A wind indicator, called an anemometer, is an instrument used to measure the wind’s speed, direction, or both.
A mechanical anemometer’s speed sensor consists of three small cups that spin around a vertical axis when the wind blows. The speed sensor measures how many times the cups rotate during a specific period of time, and converts this calculation into wind speed.
The vane sits upright, like a rudder, and moves horizontally when the wind changes direction.
Information from the vane and speed sensor is sent to a gauge/weather station for viewing and/or recording.
Unlike its mechanical predecessor, an ultrasonic/electronic anemometer has no moving parts to wear out, freeze up or fail. Instead, an electronic anemometer uses ultrasonic or laser technology to sample the atmosphere many, many times per second, and translates this input into useable wind characteristic data that’s displayed on a screen (often in conjunction with other meteorological information).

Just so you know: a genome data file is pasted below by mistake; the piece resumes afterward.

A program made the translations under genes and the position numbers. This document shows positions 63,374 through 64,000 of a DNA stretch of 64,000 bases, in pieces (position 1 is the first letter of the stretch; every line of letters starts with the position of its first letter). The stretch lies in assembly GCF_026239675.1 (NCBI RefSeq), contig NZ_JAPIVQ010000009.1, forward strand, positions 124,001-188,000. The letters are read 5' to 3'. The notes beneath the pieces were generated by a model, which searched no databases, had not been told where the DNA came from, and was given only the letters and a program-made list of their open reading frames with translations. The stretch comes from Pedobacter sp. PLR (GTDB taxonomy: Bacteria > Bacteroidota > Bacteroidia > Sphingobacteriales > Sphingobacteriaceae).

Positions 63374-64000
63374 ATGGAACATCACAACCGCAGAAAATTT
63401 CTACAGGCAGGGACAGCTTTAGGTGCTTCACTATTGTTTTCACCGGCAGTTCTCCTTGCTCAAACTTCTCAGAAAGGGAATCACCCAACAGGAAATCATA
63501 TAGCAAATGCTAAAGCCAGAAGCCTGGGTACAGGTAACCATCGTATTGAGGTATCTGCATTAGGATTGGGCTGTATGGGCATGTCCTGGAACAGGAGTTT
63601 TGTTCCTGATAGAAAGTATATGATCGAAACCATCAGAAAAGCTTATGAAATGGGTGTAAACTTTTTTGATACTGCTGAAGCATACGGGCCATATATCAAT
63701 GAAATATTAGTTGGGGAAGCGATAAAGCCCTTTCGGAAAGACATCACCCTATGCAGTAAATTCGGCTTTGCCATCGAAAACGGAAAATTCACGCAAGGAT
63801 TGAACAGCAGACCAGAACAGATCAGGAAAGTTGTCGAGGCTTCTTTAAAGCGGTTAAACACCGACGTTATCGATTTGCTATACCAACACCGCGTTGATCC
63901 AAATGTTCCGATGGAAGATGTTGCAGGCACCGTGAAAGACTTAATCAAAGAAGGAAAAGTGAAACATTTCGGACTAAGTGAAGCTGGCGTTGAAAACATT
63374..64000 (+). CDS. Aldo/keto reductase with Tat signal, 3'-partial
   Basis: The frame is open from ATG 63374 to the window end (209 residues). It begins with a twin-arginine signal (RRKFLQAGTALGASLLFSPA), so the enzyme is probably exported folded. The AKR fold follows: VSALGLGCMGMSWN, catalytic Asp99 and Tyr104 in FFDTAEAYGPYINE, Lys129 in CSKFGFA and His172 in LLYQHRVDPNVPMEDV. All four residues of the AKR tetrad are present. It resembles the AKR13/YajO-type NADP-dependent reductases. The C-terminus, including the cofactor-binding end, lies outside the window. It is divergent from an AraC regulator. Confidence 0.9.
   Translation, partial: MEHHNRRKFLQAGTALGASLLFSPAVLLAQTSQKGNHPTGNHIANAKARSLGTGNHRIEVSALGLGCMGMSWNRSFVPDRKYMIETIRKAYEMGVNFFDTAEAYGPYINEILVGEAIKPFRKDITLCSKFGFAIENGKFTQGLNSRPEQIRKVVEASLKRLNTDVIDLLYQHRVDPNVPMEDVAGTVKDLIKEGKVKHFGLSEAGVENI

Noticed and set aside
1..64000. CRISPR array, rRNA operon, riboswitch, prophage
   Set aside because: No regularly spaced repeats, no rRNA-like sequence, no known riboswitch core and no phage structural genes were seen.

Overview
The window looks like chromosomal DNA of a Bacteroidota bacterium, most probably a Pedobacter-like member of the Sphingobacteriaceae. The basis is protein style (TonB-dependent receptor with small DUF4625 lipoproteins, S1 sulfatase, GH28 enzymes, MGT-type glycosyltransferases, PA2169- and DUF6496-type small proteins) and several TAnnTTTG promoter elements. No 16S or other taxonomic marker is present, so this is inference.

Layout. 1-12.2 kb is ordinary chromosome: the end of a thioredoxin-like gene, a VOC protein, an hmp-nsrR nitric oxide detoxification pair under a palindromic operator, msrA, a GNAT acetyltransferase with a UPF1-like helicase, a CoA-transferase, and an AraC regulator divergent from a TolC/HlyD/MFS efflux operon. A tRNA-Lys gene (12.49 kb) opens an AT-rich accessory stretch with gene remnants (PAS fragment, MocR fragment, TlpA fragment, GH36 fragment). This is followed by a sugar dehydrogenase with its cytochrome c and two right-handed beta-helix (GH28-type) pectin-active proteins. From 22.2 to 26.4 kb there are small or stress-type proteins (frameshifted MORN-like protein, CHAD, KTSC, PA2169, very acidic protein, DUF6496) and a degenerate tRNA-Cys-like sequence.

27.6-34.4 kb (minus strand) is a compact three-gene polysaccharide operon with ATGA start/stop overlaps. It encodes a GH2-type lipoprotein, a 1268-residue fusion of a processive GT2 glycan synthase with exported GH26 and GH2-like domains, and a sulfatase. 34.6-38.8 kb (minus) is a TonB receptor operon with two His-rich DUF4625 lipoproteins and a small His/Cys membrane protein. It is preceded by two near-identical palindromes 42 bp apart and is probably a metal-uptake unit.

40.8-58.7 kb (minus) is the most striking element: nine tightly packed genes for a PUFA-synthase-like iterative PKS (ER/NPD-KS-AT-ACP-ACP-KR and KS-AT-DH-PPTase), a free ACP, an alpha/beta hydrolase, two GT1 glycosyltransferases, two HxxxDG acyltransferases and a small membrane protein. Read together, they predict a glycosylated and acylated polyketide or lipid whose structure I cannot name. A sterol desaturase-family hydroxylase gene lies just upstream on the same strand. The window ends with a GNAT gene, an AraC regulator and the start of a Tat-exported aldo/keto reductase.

The most obvious way to use an anemometer is in a weather station context, but knowing the wind’s speed and direction is tremendously helpful when you’re out on a sailboat.